Toolkit for Assessing the Unrecorded Alcohol Market

What is the size and composition of the unrecorded market?

desk research approaches

Estimating the Gap Between Total Consumption and Recorded Supply

In countries where governments provide total consumption estimates based on household surveys, one desk research approach to sizing the unrecorded market ― but not describing its composition ― is to subtract recorded sales from total consumption. A variant of this approach, as used in the UK to measure the so-called “tax gap,” is described in Illustrative Example A. However, it should be noted that this “tax gap” approach focuses on the illicit market and explicitly excludes legal cross-border shopping  from the final estimate.


Illustrative Example A.

The primary advantage of the total consumption less recorded sales approach is that it is relatively straightforward and inexpensive to carry out where the required data exist. However, this approach falls short when the collection and maintenance of sales data are not very systematic or streamlined, or when total consumption has not already been estimated from population-based surveys. Moreover, even when the necessary data inputs exist, this approach may prove inadequate where surrogate and/or home-produced alcohol consumption is more than negligible. 

Finally, because the total consumption estimate is derived from population-based surveys, the previously identified challenges of survey research discussed in What is the Size and Composition of the Unrecorded Market: Population-Based Surveys remain relevant.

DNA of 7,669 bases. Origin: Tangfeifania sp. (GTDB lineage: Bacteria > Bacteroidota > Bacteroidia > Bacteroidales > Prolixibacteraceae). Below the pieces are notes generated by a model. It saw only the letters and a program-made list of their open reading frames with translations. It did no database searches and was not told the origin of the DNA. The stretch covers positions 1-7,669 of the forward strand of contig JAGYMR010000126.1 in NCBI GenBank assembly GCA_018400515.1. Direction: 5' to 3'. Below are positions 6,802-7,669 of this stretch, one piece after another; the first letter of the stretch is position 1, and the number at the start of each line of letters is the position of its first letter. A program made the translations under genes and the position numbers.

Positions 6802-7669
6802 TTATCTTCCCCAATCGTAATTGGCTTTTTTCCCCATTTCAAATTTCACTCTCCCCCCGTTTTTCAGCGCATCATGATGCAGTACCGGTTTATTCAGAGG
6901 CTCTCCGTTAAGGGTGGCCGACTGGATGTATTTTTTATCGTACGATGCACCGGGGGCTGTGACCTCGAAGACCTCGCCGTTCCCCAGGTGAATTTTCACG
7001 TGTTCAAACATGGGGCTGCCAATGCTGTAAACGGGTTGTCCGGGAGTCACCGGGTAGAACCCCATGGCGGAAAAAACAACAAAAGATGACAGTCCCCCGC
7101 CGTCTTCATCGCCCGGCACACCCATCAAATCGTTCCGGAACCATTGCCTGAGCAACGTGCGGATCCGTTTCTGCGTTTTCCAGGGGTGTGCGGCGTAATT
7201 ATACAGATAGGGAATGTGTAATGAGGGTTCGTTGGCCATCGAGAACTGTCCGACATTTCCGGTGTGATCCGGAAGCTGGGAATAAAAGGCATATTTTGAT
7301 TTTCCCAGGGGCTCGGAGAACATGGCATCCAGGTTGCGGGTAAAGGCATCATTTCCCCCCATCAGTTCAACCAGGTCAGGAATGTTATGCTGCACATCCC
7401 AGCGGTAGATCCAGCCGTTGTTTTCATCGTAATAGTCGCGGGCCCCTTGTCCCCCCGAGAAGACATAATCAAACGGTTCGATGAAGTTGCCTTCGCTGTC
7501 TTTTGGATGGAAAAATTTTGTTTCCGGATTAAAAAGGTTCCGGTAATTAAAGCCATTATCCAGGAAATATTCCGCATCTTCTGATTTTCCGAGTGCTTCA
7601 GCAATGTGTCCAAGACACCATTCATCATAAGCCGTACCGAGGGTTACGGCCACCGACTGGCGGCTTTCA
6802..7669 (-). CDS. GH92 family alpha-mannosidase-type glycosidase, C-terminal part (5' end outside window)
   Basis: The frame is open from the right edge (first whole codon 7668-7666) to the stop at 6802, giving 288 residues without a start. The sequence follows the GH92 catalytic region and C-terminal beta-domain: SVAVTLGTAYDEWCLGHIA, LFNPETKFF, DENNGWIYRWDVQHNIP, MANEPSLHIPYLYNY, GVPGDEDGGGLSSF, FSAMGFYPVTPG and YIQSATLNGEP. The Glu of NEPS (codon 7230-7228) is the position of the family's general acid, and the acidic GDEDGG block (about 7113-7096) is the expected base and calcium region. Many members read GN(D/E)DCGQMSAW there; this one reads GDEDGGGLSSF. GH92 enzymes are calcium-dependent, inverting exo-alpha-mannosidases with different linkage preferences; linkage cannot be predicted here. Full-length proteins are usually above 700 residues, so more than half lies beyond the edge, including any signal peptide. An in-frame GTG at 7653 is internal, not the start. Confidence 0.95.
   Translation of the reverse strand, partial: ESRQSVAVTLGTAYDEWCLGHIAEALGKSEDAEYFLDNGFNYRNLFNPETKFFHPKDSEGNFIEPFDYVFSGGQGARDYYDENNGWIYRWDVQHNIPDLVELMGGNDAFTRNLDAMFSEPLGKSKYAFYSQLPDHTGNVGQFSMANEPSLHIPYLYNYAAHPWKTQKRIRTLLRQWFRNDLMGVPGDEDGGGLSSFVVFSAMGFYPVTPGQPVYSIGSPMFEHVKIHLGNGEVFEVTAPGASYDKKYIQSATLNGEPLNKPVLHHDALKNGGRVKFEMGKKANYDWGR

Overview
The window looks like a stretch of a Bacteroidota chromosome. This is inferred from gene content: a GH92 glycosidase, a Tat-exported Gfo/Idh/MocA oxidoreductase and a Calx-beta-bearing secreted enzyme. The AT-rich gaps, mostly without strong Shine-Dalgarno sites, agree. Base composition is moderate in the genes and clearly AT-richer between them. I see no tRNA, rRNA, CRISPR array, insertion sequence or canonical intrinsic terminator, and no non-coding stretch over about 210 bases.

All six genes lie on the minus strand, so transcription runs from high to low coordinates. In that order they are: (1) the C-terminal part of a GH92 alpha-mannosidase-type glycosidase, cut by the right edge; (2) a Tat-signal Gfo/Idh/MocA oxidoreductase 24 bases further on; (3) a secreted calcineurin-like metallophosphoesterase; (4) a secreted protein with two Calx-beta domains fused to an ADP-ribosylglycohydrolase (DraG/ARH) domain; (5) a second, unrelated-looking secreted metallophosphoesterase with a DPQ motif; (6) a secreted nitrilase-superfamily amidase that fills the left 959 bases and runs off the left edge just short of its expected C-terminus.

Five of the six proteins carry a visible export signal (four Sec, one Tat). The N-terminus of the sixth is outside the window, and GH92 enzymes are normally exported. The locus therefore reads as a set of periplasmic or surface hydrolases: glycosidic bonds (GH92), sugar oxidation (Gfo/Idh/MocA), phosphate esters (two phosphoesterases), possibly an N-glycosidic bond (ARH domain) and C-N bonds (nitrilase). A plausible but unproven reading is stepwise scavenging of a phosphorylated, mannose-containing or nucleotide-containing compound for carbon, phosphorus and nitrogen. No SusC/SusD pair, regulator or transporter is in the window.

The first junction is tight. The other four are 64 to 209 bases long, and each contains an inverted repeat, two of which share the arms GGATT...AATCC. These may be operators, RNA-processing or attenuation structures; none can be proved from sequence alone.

In an approach similar to that described above, the gap between total consumption (also estimated through population-based surveys) and supply (calculated from production, import, and export figures) is used to estimate the size of the unrecorded market. The use of this approach in India is described in Illustrative Example B. Note that India is unusual in that home production is recorded and tracked in official statistics and, therefore, this sub-segment of the market is excluded from the unrecorded estimate arrived at in this application of the method.


Illustrative Example B.
Many countries have reliable government data sources from which legitimate sources of supply can be extracted. In addition, survey-based consumption estimates are often prepared by governments for various purposes, such as for determining welfare benefits, reducing tax leakages, and planning for growth. In countries where reliable sources of data on legitimate supply (production or sales) and total consumption exist, this methodology is one of the more robust and straightforward methodologies for estimating the unrecorded alcohol market. The main limitation of this approach is that it may not capture the entirety of consumption, particularly consumer-produced (homemade) and surrogate consumption.